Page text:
30% Of Your Cortex Is Dedicated To Sight

Here’s a bit of a “oh the friggin’ hippies, shanti shanti” moment for you, [s2Get user_field=”first_name” /].

Having done this for over a decade now, I noticed a trend.

My high myope clients are less happy than my low myope clients.

Unmistakeable.  It’s rare that I see a happy, content, smiling type, who a -9 diopter prescription.  And by rare, I do mean rare.

Of course glasses aren’t the sole indicator for happiness.

But high diopter correction and lowered happiness are certainly correlated.  I should probably do a study on this and get it published in all the feel-good magazines.  Come up with all sorts of conclusions that’ll shake people up to those lenses holding their eyesight hostage.

Here’s another interesting study-worthy finding I’ve made:

Clients who lowered their prescriptions by 50% or more, seem noticeably happier.  It probably would be easy enough to use some accepted “happiness measurement questionnaire”, and have all my clients take it.  Get some hard(-ish) data on this topic.

It’s definitely more of Eastern medicine than Western medicine, the whole happiness subject.

But not only.

Example of how extremely nearsighted people experience color fringing and distortions if not looking directly through the center of their glasses:

Through the sides of the lens, the colors are prismatically shifted and distorted, resulting in seeing color fringing that does not exist.
Those lines are actually straight.  If you’re high myope, your whole world view is distorted.  Even the colors stop being accurately conveyed to your brain.

Lenses change what you see, your reality of the world around you.

What you see shapes your thoughts and experiences.  “Errors” in the image can cause anxiety, depression, headaches, and a whole range of other symptoms.

Of course you are already on the right track, having taken action by participating in my program.

We’re going to look at these aspects throughout the program.  While you came here to reduce diopters, so many things interplay with your vision, and it would be doing you a disservice to leave out any of them.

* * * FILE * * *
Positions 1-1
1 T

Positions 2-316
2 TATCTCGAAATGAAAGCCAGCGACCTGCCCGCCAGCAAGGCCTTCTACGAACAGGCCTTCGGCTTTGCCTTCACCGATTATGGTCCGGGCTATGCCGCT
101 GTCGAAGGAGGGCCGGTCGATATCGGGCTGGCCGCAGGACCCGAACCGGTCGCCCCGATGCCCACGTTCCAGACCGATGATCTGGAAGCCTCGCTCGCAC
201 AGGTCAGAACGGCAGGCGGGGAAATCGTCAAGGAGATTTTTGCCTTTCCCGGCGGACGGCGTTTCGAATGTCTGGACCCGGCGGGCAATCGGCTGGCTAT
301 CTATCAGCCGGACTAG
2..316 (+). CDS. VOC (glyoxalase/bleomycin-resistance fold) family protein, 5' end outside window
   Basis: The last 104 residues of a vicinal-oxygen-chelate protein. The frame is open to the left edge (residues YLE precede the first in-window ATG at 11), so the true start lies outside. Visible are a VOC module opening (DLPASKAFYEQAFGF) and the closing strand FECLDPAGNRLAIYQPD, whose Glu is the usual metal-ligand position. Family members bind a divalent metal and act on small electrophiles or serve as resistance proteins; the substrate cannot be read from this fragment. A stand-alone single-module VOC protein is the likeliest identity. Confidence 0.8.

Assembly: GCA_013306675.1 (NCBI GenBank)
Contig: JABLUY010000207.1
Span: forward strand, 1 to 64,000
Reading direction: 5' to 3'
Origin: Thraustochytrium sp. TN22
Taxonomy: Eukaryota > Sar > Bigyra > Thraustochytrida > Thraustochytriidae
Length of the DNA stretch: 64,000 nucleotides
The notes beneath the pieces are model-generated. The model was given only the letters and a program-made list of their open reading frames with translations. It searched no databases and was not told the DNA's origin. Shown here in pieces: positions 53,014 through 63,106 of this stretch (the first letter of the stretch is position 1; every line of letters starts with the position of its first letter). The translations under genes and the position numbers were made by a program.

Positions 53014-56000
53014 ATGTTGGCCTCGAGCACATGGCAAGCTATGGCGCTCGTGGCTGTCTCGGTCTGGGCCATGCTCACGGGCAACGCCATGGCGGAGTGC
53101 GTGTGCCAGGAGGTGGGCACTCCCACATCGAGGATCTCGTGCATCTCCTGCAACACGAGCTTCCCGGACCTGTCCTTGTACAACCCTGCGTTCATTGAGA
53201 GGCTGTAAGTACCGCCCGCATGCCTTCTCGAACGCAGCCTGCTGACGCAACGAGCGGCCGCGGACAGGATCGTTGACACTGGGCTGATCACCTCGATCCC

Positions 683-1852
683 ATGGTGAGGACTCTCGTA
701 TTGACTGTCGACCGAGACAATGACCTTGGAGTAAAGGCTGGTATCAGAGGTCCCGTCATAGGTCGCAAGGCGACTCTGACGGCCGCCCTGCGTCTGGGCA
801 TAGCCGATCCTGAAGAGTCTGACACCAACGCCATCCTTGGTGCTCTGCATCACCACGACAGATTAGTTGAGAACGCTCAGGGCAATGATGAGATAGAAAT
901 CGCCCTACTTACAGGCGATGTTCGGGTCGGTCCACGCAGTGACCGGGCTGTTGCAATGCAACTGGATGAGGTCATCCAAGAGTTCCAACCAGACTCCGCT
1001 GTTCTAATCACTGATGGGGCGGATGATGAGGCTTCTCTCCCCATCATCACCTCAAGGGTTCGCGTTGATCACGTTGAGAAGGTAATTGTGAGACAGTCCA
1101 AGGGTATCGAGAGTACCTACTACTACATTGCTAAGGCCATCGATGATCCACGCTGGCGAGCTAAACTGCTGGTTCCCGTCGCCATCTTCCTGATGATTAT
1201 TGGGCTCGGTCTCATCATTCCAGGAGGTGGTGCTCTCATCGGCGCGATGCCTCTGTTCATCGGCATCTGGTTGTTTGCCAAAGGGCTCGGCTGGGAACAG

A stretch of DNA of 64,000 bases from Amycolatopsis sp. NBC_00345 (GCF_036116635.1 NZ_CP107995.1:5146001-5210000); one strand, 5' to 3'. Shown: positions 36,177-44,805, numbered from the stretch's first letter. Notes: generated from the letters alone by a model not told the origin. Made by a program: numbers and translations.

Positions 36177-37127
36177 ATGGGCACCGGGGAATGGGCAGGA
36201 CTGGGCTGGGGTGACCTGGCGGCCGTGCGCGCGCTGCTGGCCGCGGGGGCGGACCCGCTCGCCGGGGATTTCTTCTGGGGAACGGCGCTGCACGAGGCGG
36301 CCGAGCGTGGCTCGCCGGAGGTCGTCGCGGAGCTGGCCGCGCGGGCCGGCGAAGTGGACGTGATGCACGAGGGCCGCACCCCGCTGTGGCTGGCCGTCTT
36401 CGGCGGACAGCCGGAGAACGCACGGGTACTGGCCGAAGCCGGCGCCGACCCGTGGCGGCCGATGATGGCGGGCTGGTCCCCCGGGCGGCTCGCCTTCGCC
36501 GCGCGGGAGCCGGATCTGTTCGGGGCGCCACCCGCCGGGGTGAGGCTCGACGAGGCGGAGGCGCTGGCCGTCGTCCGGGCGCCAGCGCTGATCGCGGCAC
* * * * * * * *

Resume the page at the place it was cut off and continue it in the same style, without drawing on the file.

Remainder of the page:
I always start you off with the basics, and build from there.

Basics, for today?  Starting off with good posture.  We don’t want to negate the benefits of your shiny new close-up differential prescription, with the wrong ergonomics.

What can you do today?

Action Item

With your differential prescription (hopefully you have it!), examine your work environment.  Are you sitting straight?  Are you changing posture to see the screen?  Are you creeping closer as you are immersed in your work?

Remember, habits.

Here’s what you want to do:

Once you have your differential prescription, NEVER again wear your full minus for close-up.  Never, ever.

Start off the first time wearing the differential prescription, with actually not wearing any glasses for 10 minutes or so, while looking at your screen.  First just spend a minute or two sitting comfortably, and experiencing blur.  Then move closer until you can read the text, just like you did measuring centimeter (skip this if you are very high myopia, ie. over -6).

Then put on your new happy-eyes close-up prescription.

Measure your centimeter distance with them.  Write it down in your log.

Now you want to take this first day to build a habit to keep a healthy distance, with your new lower close-up prescription.  What are you doing that compromises the distance?  Think of ways to eliminate potential bad habits you might be otherwise creating, with this new prescription.

This is really the first step, something nobody ever talks about elsewhere.  Start by building a good ergonomic distance habit, before doing anything else.  However you do the first day turns into the first week, turns into the first month.

Get yourself used to keeping the distance today, and eliminate a huge source of challenges for the long haul.

And while you are doing that, also start practicing some awareness as to how you feel, with this lower prescription.  It’ll just be optically a bit strange at first.  Beyond that though, monitor your emotional state:

  • Exciting new discovery, this reduced prescription?
  • Pride in having taken action?
  • Feeling a sense of accomplishment, having gone through this huge new undertaking?(signing up for my e-mail course, making the commitment of the program, learning centimeter, figuring out your differential prescription, ordering it, and now finally,. it being on your face … that’s pretty huge, you deserve to pat yourself on the back)
  • What else?  Do your eyes feel different after a few hours than they used to?
  • How about the end of the day?  Anything different?

Monitor yourself.  The more of your consciousness goes towards the experience, the better it will be.  I know, this is the “unscientific” part of the program.  Trust me though, I’m the least shanty-hippie friendly type there is, and even I found that what I’m describing to you above, is well worth including in your experience.

And yes, we need to start looking at active focus.  Above should be on your to-do list first though, so you don’t start dragging around bad habits.

Well done so far .. next up we’ll get into those differential prescription activities in more detail


– Jake